China cash crunch deepens as PBOC withholds funding (FT)
Short-term interbank rates jumped more than 200 basis points, setting a record high at nearly 8 per cent for loans of one month or less, the latest indication of how credit has suddenly become very tight in China. The main reason for the tightness has been the central bank’s reluctance to pump liquidity in to the money market, wrongfooting banks that had expected Beijing would support them with large cash injections, as it had regularly done before. Signalling that the cash crunch could persist for a while, the China Securities Journal, a major state-run newspaper, ran a front-page commentary saying China was at a turning point in monetary policy. “We cannot use as fast money supply growth as in the past, or even faster, to promote economic growth,” the newspaper said. “This means that authorities must control the pace of money supply growth.”

Traders Try to Game Platts Oil-Price Benchmarks (WSJ)
Key to the strategy is a peculiar aspect of the spot market for oil, where traders buy and sell bargeloads for immediate delivery. Deals are negotiated in private, and buyers and sellers aren't required to disclose prices to anyone. To come up with a benchmark price, Platts has to rely on information volunteered by traders—a far cry from the way stocks or even oil futures are priced by crunching comprehensive data from public exchanges.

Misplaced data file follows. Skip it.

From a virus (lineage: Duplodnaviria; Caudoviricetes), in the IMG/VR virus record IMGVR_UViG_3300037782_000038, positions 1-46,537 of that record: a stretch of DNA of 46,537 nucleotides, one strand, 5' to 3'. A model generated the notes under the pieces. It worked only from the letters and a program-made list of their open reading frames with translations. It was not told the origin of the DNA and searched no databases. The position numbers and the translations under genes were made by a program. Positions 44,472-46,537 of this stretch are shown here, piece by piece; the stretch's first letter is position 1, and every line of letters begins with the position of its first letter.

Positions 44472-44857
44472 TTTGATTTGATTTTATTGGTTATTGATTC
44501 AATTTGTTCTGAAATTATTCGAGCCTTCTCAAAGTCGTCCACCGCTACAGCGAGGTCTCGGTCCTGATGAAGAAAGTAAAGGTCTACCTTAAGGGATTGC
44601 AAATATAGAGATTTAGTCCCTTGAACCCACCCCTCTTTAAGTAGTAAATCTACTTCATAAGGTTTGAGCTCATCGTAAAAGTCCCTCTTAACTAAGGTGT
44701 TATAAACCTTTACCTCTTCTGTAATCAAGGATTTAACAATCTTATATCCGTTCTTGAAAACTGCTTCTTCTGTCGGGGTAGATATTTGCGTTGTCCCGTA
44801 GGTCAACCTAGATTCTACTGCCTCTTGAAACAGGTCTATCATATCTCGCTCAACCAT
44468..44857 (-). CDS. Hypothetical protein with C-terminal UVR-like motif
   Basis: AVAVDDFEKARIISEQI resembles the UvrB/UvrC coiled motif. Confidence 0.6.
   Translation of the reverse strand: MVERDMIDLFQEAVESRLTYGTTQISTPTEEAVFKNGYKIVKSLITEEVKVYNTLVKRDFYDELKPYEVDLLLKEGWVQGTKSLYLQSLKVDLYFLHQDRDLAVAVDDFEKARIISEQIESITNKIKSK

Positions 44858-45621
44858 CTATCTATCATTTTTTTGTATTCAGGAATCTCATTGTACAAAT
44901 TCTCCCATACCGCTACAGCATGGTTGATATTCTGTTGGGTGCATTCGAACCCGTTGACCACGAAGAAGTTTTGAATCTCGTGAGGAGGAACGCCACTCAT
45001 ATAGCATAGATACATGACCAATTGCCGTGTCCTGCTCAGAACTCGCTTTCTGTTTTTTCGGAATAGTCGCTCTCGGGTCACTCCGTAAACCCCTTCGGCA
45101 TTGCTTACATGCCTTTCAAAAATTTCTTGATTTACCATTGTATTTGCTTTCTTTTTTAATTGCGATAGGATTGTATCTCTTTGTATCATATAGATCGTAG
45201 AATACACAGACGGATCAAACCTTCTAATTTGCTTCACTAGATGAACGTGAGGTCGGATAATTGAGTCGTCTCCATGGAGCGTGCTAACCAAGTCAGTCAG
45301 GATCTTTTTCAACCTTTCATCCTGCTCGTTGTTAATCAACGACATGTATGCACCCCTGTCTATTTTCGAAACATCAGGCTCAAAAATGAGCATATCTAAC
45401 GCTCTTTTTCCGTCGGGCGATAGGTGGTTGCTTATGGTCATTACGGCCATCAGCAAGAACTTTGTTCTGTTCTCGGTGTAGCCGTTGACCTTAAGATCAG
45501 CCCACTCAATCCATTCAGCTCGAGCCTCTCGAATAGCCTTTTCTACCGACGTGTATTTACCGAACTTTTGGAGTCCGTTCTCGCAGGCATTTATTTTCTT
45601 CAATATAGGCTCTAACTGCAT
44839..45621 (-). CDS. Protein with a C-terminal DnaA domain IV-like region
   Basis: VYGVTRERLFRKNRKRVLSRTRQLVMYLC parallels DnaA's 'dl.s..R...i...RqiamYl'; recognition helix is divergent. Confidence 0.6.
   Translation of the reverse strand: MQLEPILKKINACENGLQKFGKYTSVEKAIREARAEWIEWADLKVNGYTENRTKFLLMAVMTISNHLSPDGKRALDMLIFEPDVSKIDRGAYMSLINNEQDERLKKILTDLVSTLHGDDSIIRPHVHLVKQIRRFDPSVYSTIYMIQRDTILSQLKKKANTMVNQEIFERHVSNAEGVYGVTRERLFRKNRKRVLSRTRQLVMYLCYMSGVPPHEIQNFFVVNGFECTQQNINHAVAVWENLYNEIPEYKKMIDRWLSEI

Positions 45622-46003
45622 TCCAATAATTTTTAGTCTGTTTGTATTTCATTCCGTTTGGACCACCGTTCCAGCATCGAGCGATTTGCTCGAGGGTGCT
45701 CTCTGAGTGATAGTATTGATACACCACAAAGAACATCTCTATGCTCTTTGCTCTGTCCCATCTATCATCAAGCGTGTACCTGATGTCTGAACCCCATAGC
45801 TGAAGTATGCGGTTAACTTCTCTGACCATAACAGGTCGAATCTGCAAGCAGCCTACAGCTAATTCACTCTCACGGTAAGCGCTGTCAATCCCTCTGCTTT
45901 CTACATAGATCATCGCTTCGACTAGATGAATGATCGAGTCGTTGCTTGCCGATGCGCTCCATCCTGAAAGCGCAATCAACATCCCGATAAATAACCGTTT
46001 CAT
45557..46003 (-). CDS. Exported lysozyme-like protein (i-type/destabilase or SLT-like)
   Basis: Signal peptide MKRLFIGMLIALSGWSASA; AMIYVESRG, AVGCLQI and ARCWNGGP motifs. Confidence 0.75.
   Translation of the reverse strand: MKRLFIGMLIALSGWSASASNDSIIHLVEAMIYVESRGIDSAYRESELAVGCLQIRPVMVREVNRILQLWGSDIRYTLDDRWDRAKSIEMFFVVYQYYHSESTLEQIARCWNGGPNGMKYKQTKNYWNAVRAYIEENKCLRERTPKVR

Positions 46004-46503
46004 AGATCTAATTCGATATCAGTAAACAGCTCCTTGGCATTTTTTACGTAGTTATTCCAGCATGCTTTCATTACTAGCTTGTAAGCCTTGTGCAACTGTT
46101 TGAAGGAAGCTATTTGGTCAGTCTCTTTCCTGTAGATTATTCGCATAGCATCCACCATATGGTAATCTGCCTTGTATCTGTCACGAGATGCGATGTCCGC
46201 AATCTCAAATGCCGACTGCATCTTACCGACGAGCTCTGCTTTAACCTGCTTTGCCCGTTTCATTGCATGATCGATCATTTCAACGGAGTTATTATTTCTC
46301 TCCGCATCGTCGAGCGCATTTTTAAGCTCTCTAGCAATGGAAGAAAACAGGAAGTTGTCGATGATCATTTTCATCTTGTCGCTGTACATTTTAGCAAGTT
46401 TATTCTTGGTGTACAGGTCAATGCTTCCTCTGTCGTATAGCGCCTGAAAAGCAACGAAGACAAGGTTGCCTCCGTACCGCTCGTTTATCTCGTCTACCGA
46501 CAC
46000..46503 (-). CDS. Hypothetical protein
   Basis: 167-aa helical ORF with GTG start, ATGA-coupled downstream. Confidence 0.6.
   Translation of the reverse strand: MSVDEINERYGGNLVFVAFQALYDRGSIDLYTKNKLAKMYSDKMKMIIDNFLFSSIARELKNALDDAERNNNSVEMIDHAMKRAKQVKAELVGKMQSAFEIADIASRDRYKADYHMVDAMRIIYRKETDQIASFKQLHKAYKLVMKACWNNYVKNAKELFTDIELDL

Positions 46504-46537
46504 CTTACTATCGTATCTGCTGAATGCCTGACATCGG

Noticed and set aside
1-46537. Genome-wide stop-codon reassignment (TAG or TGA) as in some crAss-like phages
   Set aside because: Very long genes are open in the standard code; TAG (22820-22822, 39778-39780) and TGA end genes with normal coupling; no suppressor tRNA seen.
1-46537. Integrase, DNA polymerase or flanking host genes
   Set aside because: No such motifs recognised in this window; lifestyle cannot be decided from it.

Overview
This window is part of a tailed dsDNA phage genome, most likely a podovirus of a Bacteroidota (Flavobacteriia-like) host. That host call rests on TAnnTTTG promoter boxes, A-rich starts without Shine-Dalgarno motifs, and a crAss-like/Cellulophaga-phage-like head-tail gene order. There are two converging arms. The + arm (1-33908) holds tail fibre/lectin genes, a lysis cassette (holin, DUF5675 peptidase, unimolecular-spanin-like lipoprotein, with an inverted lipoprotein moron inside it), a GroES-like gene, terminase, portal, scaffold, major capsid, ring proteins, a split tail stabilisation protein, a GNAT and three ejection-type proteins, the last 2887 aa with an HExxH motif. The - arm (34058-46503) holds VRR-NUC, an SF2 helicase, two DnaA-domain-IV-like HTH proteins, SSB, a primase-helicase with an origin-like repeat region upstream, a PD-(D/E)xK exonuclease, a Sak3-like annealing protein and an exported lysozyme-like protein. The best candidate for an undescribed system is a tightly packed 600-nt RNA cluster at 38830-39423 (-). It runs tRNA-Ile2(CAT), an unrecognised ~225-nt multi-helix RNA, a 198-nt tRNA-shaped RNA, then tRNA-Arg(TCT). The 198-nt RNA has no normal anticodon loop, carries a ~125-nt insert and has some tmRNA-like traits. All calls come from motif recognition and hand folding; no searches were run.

Google Considering Private-Equity Alliances Amid Buying Spree (Bloomberg)
Google Inc., actively on the lookout for acquisitions, is for the first time considering forging alliances with private-equity firms to help it structure deals. Buyout firms can assist an acquirer by providing needed financing or advice on how a target could be restructured or carved up after a deal closes. While Google may invest cash to get a return on the investment, it may also take part in a deal to acquire an asset, said Don Harrison, Google’s mergers and acquisitions chief.